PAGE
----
At the end of pregnancy, there is little room left in the uterus, which is starting to become a little too small for your baby. Your baby will then find the position that is most comfortable. For most babies, this is with the head downwards, which is also an important position for delivery. But, of course, there are always babies who do things differently and keep their head upwards or even lie horizontally in the uterus.


Pregnancy discomforts during the third trimester

You may also experience different discomforts during the third trimester. The severity of these symptoms is different for every woman. The most common discomforts during the third trimester are:

  • Shortness of breath
    As your uterus grows, it starts to sit higher in your abdomen and presses against your diaphragm. This makes breathing more difficult. It helps to sit and stand upright to give your lungs more room to expand. The good news is that once your baby drops, you will probably have more room to breathe and less of a problem with shortness of breath.
  • Frequent urination
    You’ve just been to the bathroom and already feel like you have to go again. Having to urinate ten times during the night makes it difficult to get a good night’s rest. When your baby drops, it may put pressure on your bladder, causing you to have to urinate more often.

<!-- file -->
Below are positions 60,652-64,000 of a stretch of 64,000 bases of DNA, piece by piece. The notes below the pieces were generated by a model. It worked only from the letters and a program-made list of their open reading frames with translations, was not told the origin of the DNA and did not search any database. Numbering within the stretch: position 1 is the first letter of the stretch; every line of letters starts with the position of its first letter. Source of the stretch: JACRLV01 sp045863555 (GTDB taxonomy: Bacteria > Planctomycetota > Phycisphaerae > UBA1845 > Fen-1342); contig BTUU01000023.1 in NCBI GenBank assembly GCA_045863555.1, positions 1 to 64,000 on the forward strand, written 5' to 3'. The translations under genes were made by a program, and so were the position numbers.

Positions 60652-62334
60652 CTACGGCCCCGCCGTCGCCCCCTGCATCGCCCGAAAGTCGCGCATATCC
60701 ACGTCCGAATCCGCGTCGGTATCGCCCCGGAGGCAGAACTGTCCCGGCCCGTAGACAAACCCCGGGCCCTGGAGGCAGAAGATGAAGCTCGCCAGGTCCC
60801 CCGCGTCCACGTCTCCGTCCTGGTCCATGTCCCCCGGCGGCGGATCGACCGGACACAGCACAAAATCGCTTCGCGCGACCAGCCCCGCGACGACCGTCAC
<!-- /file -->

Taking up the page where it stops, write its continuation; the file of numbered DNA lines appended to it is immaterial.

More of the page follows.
• Nausea
    After feeling relief during the second trimester that the nausea has finally eased, it may return to some extent during the third trimester. This time, it’s not due to the hormone hCG, but because your growing uterus leaves less room for your organs. And that includes your stomach. You may be eating less and feeling nauseous more often. You may also experience heartburn during the last trimester.
  • Braxton Hicks contractions
    During the final trimester, your body starts preparing for labour and delivery and one of the ways it does this is with Braxton Hicks contractions. These are ‘practice’ contractions. They are not regular in frequency and often disappear on their own. A hot bath or shower often helps to alleviate the pain.


To-do’s during the third trimester of pregnancy

  • Write a birth plan if you have not already done so.
  • Download The Wonder Weeks app to learn about the mental development of your baby.
  • By around week 35 or 36, make sure you have a bag ready with things for both you and your baby to take with you to the hospital when you go into labour.
  • Finish preparing the nursery and get everything ready for your baby’s arrival.
  • Pay attention to your baby’s movements. Now that your baby is growing more and more, there is not much room for movement. As a result, you will feel fewer movements because your baby is literally unable to move very much. But make sure that your baby continues to move. If you have any concerns, contact your doctor or OB-GYN immediately.
  • Prepare for labour and delivery. Make sure you have your most important phone numbers stored in your phone and arrange for a babysitter if you have older children.